He notes that OPEC controls only 40 percent of world oil production, and says the high prices do not reflect market conditions but rather other factors linked to the weakening dollar, market speculation and the U.S. subprime mortgage market turmoil.
Yesterday’s Washington Post front-page lead story summed up in seven words what’s going on: "Siphoning Off Corn to Fuel Our Cars."
Yes, cars on American roads will burn up close to one-third of the enormous corn crop American farmers will grow this year. But because the United States is the world’s biggest producer of corn, an essential staple, this massive diversion from the food bowl to the fuel tank threatens to wreak increasing havoc from here to Timbuktu.
THE UK government has made an 11th-hour intervention in the long-running dispute between the Scottish NHS and anti-nuclear campaigners over the release of childhood leukaemia figures.
The saga can be traced to a freedom of information request lodged in January 2005 by the Scottish Greens for a breakdown of leukaemia statistics for under-15s in Dumfries and Galloway.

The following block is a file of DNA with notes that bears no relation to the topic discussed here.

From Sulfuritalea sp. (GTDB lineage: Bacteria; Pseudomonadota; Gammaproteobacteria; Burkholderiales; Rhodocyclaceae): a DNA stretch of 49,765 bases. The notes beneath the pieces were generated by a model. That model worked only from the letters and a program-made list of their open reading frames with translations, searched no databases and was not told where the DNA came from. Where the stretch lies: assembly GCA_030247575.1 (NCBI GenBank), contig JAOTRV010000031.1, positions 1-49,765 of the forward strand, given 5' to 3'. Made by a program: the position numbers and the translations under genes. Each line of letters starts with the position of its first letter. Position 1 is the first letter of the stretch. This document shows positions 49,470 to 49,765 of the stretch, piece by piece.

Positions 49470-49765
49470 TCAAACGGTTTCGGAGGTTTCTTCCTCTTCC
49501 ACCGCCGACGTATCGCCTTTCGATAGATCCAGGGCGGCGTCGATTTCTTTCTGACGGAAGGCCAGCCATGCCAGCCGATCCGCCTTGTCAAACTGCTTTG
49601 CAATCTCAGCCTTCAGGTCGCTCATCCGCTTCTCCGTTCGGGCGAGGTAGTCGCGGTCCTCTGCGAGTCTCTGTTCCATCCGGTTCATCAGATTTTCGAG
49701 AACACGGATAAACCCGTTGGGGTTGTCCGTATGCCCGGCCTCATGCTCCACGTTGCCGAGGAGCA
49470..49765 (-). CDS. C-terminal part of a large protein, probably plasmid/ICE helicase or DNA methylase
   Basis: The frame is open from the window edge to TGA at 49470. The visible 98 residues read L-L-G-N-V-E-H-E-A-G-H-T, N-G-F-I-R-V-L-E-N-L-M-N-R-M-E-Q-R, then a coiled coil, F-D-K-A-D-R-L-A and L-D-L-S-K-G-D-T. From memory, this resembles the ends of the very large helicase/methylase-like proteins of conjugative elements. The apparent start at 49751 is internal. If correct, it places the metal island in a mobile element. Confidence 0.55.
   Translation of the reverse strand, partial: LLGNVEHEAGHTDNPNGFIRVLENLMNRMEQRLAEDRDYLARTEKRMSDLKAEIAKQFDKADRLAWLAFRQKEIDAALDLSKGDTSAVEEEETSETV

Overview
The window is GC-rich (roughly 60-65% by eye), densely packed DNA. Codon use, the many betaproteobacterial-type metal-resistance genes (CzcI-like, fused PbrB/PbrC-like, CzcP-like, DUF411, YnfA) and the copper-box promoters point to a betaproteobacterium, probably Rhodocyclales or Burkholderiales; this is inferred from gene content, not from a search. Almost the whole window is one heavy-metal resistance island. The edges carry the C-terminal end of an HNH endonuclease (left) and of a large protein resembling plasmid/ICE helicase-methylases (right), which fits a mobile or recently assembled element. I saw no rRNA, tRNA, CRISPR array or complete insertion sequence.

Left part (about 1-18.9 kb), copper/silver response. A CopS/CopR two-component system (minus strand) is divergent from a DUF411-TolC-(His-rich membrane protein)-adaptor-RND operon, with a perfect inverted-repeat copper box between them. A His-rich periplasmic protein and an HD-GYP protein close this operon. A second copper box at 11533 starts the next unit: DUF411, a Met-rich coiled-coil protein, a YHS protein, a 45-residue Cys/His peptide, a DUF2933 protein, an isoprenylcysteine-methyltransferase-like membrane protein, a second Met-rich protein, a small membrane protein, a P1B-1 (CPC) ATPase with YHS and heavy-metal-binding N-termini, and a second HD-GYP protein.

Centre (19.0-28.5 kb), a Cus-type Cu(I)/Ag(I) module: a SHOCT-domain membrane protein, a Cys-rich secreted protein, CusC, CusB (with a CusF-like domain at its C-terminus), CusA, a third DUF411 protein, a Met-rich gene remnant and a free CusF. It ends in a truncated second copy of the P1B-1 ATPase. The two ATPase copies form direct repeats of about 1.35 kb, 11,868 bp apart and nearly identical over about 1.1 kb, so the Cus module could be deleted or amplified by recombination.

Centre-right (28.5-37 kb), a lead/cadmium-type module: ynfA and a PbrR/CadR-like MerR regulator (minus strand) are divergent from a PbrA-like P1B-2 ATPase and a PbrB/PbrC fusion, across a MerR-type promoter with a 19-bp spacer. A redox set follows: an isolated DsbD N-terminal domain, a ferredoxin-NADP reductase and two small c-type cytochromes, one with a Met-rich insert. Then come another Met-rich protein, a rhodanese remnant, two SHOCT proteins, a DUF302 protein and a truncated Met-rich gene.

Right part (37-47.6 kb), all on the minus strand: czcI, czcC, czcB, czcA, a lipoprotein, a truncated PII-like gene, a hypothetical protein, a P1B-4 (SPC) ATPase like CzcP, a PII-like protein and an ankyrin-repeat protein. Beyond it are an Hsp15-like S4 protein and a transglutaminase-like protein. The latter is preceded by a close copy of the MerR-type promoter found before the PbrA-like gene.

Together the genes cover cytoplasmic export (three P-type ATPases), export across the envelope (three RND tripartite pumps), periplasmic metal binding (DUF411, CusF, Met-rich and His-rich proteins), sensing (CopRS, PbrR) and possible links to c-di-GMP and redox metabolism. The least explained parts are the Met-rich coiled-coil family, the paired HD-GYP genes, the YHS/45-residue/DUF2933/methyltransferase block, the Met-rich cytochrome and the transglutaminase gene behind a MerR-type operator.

The United States and the European Union have taken a "criminal path" by contributing to an explosive rise in global food prices through using food crops to produce biofuels, according to the United Nations Special Rapporteur on the right to food.
A freeze on $12 billion in Venezuelan assets awarded to Exxon Mobil should be lifted, a British court ruled Tuesday.
Exxon also secured $12 billion freezes in the Netherlands and Dutch Antilles which may now be challenged.
OPEC on Wednesday accused the U.S. of economic "mismanagement" it said is pushing oil prices to new record highs, rebuffing calls to boost output and laying the blame at the feet of the Bush administration.
OPEC President Chakib Khelil told reporters the global market is being affected by what he called "the mismanagement of the U.S. economy," and that America's problems were a key factor in the cartel's decision to hold off on any action.
"If the prices are high, definitely they are not due to a lack of crude. They are due to what's happening in the U.S.," Khelil said. "There is sufficient supply. There's plenty of oil there."
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